Saturday, June 22, 2013

Fractional (2011)

Mental patient David Crowe is about to reveal a dark secret of his former psychiatrist's John Hatchet's past. A secret that has stayed so hidden John will do anything not to reveal it. As Crowe subjects John to five days of mental and physical torture inside an abandon warehouse John's facade fractures and the truth begins to come out. The more honest John becomes the more tragic the events unfold. And as Crowe gets his way his mental incapacity becomes all the more apparent. With John running out of time he must find a way to survive to not only protect his past but also the ones he loves.

Initially I didn't understand Fractional or where it was intending to lead. My initial impression, as the film opens to a similar torture porn construct, was exactly that, another torture porn. The sub-genre often surprises though and as Fractional unraveled the body may be meant for the genre but the soul of the film is entirely psychological. Its about the unabridged horrors that the human mind is exhausted through, may that be loss or insanity, etc and in how that torture drives us. The story structure is a bit jagged, moving swiftly between hours and days, and comes off oddly paced. There's minimal gore as despite a quite lovely display of harmful instruments most of the torture is the extent which is done on to the mind. The general setting of the film takes place in one room, the dark warehouse that John is trapped in, but flashes to past moments to give us a pleasant change of scenery. Yet nothing escapes the grim tone of the rather dreary subject matter in the film.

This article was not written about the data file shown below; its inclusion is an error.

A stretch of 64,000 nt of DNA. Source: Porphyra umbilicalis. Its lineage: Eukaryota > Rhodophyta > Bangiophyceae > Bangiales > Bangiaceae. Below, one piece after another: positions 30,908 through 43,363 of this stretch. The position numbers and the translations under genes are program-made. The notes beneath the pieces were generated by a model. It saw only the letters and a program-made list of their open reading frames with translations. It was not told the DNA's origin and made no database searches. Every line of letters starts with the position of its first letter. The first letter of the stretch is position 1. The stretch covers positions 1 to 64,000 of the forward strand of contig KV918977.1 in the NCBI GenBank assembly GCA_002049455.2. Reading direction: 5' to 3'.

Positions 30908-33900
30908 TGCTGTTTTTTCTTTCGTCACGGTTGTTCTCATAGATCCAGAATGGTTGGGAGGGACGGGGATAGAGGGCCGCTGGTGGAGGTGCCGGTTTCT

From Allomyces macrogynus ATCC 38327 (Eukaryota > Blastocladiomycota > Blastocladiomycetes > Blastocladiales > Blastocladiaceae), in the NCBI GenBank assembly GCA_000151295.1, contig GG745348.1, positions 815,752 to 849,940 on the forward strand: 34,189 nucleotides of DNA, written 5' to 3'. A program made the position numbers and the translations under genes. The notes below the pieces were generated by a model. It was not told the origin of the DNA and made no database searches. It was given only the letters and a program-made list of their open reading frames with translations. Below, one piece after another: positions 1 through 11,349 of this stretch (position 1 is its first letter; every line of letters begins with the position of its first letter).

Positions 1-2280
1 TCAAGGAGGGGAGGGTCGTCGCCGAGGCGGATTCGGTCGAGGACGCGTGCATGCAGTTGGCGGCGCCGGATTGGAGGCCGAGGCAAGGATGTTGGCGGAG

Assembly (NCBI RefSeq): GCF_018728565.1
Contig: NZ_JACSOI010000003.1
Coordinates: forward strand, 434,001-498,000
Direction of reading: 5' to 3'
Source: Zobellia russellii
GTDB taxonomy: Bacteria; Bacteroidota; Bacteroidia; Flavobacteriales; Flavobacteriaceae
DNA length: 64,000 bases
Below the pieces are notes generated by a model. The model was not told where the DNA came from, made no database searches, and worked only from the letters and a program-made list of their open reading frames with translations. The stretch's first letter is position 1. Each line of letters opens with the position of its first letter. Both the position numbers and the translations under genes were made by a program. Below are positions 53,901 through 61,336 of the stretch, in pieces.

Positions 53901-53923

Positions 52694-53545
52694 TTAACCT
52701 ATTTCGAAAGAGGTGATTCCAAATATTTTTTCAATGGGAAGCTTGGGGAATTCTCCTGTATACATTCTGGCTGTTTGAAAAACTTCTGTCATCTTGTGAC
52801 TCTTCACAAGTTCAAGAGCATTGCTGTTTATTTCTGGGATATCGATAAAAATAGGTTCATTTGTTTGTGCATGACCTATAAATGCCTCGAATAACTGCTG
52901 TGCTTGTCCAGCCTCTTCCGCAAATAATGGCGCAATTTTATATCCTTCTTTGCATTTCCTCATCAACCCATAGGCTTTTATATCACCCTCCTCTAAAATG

John's character is a fair counter to the mind game of Crowe, his darker past and professional insight useful weapons as the victim. Desmond Daly is decent as the lead and responds well off Peter O'Toole. Crowe's character takes precedence as the far more interesting character though, as he's a variety of psycho that would get along well in a ward with the big league monsters. O'Toole has acquired depth to his role and with director Malcolm Deegan creates a disturbing but mastered villain. There's a particular moment in the film where Crowe has an honest confessional of what he's responsible for in John's past that is played out like a conductor instructing an orchestra, the acting with the choice of music makes the moment both lovely and chilling. Other choices such as leaving the camera on Crowe for an uncomfortable amount of time give him a sinister advantage or by using the echos off the wall give his voice an otherworldly feel.

The film's photography was to my liking, with the lighting and camera angles satisfying to the eye. There's a basis of mystery here beneath the horror plot as the angles are constantly at change. The mystery surrounding John's previous wife's death and his patient relationship with Crowe taunt the viewer with that simple question of who the real monster really is. Fractional was an interesting watch that didn't go where I expected, I thoroughly liked the psychological horror of the film and the dialogue between the two leads. Fractional is available to rent on the films website, and I'd recommend it as a good watch.

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